A number of surveys conducted over the last few years show that a growing number of Americans are losing faith that they will receive their full Social Security benefits as promised. Predictably younger adults expect to receive no benefits at all when they retire. Although they may differ regarding the urgency of the situation, most financial and policy experts agree there is good reason to be concerned about Social Security’s financial health.
The Social Security Act was signed into law in 1935 under President Franklin D. Roosevelt. It established two national social insurance programs; old-age retirement benefits for workers in private industry and unemployment benefits for those who had lost their jobs. In large part these programs were a response to the devastating effects of the Depression which had decimated the lifetime savings and job opportunities for many older workers.
The scope of this program was broadened in subsequent years through amendments including those adding benefits for disabled workers, dependents of retired and deceased workers, and cost of living adjustments tied to the Consumer Price Index to offset the effects of inflation.
Social Security was designed to be a pay-as-you-go system, where the money raised by payroll taxes on workers is paid out to beneficiaries. Social Security benefits are funded primarily by the 12.4 percent (shared evenly by employer and employee) tax on our earnings from work. A portion of the payroll tax is used to pay current benefits, and the balance is invested in the Social Security Trust Fund which consists of government bonds earning interest to help pay future benefits.
In prior years there were more working people contributing to the system than retirees collecting benefits, generating cash flow surpluses for Social Security. As our population has aged however, the ratio of retirees to workers has increased. People are also living longer in retirement and the liability to pay more beneficiaries for longer periods is now being spread among a smaller number of workers presenting major challenges to the system.
According to figures published in the 2012 Social Security Trustees’ Report by the Congressional Budget Office (CBO) released last year, starting in 2010, Social Security began operating with a cash flow deficit. By 2021 benefit costs are expected to exceed Social Security’s tax revenues and bond income. As a result the program will need to begin selling bonds from the Trust Fund to pay benefits. In 2033, the Trust Fund will be depleted. At that point, with no bonds left, and with only payroll taxes to rely on, Social Security will only be able to pay about 75 cents on the dollar, with the shortfall growing quickly thereafter.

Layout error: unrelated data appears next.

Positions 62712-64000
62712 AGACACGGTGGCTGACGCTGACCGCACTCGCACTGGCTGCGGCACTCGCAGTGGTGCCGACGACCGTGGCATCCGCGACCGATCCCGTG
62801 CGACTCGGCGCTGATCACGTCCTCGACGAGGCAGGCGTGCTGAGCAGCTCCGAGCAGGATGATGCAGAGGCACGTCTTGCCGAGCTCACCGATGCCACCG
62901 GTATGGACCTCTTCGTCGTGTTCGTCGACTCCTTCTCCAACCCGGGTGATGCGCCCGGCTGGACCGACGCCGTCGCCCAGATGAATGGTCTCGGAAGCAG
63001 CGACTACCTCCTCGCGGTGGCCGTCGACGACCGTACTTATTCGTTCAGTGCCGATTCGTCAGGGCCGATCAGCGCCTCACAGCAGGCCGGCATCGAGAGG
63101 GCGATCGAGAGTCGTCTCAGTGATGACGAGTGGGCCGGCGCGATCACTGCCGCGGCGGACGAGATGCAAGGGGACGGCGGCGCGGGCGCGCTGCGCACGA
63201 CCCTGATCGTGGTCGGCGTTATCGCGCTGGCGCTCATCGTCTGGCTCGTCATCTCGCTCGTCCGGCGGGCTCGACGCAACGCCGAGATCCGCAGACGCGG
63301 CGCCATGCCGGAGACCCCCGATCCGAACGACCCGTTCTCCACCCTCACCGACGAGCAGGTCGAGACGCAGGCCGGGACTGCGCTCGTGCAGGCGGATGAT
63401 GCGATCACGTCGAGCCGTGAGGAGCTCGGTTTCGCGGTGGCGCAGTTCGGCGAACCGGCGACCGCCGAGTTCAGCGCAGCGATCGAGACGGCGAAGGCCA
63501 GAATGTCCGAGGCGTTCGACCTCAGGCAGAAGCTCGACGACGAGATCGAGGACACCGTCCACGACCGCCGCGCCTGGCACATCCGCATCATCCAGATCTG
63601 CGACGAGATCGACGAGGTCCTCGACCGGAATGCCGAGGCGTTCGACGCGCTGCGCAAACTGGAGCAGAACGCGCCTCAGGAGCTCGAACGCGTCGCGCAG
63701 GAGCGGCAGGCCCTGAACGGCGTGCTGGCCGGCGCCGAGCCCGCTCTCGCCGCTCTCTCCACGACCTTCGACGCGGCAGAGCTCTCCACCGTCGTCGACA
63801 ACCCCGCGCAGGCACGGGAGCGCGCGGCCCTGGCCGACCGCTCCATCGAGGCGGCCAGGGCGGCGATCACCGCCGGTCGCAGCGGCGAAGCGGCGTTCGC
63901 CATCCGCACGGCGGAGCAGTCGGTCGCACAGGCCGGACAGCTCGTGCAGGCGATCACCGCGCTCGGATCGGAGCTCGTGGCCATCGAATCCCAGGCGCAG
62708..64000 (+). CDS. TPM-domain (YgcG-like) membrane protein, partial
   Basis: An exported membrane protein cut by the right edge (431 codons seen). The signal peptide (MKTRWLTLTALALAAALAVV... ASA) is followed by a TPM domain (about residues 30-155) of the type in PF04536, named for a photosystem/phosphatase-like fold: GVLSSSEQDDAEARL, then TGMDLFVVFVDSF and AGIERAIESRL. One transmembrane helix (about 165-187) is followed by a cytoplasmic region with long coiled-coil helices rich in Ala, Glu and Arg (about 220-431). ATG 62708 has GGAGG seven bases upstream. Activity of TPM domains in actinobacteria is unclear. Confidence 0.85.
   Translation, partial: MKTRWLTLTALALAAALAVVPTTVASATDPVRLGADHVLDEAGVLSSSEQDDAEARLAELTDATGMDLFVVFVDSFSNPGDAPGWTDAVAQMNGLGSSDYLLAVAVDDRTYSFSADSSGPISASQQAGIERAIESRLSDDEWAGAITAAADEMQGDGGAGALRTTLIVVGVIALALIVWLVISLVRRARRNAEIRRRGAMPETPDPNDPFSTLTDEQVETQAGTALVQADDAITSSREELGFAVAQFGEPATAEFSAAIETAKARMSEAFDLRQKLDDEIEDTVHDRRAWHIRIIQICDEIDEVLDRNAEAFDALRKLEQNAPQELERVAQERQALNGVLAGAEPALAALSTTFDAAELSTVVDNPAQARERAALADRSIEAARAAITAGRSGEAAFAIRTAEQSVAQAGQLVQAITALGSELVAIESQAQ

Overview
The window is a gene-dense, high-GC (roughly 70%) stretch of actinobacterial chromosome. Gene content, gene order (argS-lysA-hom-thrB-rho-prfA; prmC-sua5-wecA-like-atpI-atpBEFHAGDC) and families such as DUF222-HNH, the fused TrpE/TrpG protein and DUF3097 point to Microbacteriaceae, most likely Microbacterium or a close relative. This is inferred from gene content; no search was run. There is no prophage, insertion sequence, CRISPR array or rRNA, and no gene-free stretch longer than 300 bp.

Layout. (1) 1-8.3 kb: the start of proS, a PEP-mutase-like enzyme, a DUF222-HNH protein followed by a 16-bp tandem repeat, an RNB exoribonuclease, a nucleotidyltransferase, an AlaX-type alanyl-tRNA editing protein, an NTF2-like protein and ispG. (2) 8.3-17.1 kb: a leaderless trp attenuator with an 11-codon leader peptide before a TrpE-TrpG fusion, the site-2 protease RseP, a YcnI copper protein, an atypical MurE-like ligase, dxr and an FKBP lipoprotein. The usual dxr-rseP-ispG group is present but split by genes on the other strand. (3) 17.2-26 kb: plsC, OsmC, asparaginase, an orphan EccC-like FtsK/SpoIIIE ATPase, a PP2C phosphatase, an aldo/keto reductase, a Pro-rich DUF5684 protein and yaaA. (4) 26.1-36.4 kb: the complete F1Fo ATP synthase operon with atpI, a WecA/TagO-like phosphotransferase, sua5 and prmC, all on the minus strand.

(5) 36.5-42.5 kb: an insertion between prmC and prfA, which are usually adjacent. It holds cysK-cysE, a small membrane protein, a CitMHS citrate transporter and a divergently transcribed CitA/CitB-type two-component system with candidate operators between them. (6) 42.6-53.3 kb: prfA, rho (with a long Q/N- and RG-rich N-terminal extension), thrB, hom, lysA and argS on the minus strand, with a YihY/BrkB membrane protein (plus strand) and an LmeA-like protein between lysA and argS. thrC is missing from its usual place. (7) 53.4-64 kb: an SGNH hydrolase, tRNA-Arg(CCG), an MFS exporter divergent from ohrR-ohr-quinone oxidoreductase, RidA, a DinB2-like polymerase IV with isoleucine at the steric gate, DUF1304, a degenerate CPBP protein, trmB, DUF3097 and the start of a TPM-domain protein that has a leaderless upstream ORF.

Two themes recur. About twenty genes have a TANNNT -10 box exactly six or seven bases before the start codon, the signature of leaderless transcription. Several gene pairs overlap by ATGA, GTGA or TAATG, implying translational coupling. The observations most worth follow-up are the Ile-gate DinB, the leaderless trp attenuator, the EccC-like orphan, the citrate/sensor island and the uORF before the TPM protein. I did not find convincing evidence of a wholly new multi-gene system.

One excellent source that addresses the financial problems facing Social Security is The Social Security Fix-It Book written by The Center for Retirement Research at Boston College. It states “The only two ways to fix the problem are to cut benefits or increase revenues, but the longer we wait, the larger the benefit cut or tax increase needed to fix the problem”.
The researchers propose various ways that benefit cuts could be accomplished and the implications of each approach including immediate across-the-board cuts for current and future beneficiaries, raising the age we can claim benefits to more accurately reflect the trend toward longer life spans, or reducing the amount of the cost-of-living adjustments to benefits. They go on to suggest that revenues could be raised by either increasing the payroll tax above the current 12.4% tax rate, or raising the amount of each worker’s income that would be subject to the payroll tax. The second option means that higher income earners would have more of their pay subject to the tax.
Regardless of which solution or combination of solutions our policymakers adopt, the message is clear. The sooner we take action the less drastic and painful the measures will need to be.